Politically, a narrow government must be cohesive, if it is to last more than several months. Such cohesion was feasible between Gantz, Liberman and the Labor-Meretz alliance’s Amir Peretz, but the three’s need to rely on the United List’s support was a recipe for blackmail, scandal and recklessness.
A hint of this nightmare was offered by MK Ahmad Tibi, when he demanded that in return for his party’s support, Gantz promise that the IDF would not launch airstrikes in Gaza. That’s as if Persian-speaking Israelis would demand that the Mossad not operate in Iran.
Socially, Blue and White’s dependence on anti-Zionist lawmakers would have disenfranchised a vast electorate whose respect an Israeli premier must win, even if they don’t vote for him.
This was the grand mistake Yitzhak Rabin made in 1992, when he created a 62-MK coalition which, after Shas bolted it, became an Arab-backed minority government. Had Rabin been more flexible, and made political space for Rafael Eitan’s eight-member faction, or for the six-MK National Religious Party, those tragic days’ social tension would have been assuaged.
Alas, like Labor in 1993, Blue and White is deaf to a vast electorate’s wrath.
Yair Lapid’s promise that the Arab lawmakers would just endorse Gantz’s government and then their role would end and be forgotten – is unfounded, and worse: it’s a display of frivolity, suggesting he doesn’t understand the gravity of the perfect storm we are in, and how his attitude would aggravate it.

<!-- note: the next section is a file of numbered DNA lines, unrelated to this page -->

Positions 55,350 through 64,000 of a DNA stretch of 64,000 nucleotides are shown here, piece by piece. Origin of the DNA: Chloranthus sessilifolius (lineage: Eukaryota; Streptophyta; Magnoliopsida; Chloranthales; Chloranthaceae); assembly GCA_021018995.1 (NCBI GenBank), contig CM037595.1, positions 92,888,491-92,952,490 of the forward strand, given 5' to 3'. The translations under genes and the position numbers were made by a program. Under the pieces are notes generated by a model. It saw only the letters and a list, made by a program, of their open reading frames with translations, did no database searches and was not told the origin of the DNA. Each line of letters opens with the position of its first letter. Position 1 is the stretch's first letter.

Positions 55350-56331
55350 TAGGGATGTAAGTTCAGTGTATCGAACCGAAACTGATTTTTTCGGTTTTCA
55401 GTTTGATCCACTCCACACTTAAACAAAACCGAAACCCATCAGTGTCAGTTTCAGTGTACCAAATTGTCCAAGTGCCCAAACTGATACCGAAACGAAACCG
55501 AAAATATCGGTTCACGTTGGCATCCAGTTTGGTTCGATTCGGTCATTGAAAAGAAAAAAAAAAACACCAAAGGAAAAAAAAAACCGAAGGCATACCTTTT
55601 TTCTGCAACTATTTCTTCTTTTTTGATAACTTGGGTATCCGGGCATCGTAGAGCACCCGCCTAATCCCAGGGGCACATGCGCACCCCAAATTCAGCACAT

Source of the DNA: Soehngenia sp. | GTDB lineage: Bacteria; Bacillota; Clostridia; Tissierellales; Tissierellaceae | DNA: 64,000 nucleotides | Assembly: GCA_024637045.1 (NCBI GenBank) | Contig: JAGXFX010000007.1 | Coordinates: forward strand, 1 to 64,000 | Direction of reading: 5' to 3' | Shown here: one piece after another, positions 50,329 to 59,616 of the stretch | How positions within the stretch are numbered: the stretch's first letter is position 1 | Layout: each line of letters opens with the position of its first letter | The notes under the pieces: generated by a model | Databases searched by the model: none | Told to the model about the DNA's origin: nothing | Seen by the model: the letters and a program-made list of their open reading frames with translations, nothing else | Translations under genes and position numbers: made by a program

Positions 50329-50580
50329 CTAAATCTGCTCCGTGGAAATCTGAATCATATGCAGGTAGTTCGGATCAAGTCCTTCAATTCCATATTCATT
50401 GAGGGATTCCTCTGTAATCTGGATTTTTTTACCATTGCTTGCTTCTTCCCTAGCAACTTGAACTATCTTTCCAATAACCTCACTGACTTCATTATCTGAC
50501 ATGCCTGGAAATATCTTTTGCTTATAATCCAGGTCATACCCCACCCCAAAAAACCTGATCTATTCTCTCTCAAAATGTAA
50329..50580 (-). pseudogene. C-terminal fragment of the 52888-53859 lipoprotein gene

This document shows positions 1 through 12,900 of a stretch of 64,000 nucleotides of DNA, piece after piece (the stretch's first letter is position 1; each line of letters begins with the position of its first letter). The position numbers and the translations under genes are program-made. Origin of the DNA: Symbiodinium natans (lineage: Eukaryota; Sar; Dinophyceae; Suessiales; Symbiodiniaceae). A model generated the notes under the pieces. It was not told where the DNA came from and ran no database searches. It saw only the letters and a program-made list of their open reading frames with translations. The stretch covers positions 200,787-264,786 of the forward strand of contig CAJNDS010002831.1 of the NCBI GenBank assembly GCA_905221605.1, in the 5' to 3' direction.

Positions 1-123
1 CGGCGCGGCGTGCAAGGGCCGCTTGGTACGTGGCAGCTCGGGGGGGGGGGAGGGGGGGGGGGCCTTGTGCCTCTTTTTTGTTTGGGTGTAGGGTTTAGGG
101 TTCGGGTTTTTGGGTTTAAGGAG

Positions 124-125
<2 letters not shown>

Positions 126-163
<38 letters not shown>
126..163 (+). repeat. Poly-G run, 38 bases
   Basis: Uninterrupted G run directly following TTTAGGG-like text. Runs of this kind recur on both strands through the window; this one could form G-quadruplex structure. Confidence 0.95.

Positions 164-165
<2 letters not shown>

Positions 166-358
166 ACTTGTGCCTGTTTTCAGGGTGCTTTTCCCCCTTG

IT WOULD have been daunting enough if Blue and White had set out to educate the Likud’s voters that the criminal defendant for whom they voted must be sidelined. But now it wants to feed the rival electorate not only this bitter pill, but also a pivotal role for the Arab lawmakers whom these voters abhor, and all this while that population feels electorally robbed.
This would all be playing with fire under any circumstances, but now, with a plague unsettling the entire world, abandoning the Jewish state to such a narrow government’s devices would be altogether mad. No wonder that three lawmakers from this theoretical coalition bolted it even before it was born.
Blue and White made a big mistake last fall when it ignored this column’s advice (“Lapid’s moment of truth,” 15 Nov 2019) and turned down President Reuven Rivlin’s suggestion, after the previous election, to create a coalition with the Likud and succeed Netanyahu once he is indicted.
Now, with Netanyahu already indicted, that path is no longer relevant. Worse, Blue and White has lost the electoral edge it had last year, when it had one Knesset seat more than the Likud. Now it has three less than the Likud. Gantz gambled, the gamble failed, and now the national interest demands that he assume responsibility for his mistake and join a broad government with no delay.
Justinian underplayed the plague and overstretched his realm, but his reign was one of history’s most durable, effective and memorable. Blue and White’s reign, unless it changes course, might never begin.
The writer’s best-selling Mitz’ad Ha’ivelet Hayehudi (The Jewish March of Folly, Yediot Sfarim, 2019), is a revisionist history of the Jewish people’s leadership from antiquity to modernity.